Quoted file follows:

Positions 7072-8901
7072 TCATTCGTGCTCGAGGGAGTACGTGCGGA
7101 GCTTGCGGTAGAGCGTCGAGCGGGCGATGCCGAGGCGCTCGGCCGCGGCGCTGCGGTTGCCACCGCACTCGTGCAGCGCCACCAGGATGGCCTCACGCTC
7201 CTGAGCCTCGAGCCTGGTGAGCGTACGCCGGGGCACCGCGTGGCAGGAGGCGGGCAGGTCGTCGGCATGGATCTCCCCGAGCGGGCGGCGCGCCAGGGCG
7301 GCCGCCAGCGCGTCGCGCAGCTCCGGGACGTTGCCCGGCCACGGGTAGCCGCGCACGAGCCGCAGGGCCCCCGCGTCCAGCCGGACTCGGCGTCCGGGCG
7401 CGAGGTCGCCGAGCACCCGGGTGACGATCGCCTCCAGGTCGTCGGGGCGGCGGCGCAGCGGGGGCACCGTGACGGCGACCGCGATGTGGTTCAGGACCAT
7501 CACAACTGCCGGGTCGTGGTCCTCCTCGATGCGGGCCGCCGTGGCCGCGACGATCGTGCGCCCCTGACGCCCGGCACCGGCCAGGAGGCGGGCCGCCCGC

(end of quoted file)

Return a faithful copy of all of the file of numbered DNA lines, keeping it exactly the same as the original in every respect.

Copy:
Positions 7072-8901
7072 TCATTCGTGCTCGAGGGAGTACGTGCGGA
7101 GCTTGCGGTAGAGCGTCGAGCGGGCGATGCCGAGGCGCTCGGCCGCGGCGCTGCGGTTGCCACCGCACTCGTGCAGCGCCACCAGGATGGCCTCACGCTC
7201 CTGAGCCTCGAGCCTGGTGAGCGTACGCCGGGGCACCGCGTGGCAGGAGGCGGGCAGGTCGTCGGCATGGATCTCCCCGAGCGGGCGGCGCGCCAGGGCG
7301 GCCGCCAGCGCGTCGCGCAGCTCCGGGACGTTGCCCGGCCACGGGTAGCCGCGCACGAGCCGCAGGGCCCCCGCGTCCAGCCGGACTCGGCGTCCGGGCG
7401 CGAGGTCGCCGAGCACCCGGGTGACGATCGCCTCCAGGTCGTCGGGGCGGCGGCGCAGCGGGGGCACCGTGACGGCGACCGCGATGTGGTTCAGGACCAT
7501 CACAACTGCCGGGTCGTGGTCCTCCTCGATGCGGGCCGCCGTGGCCGCGACGATCGTGCGCCCCTGACGCCCGGCACCGGCCAGGAGGCGGGCCGCCCGC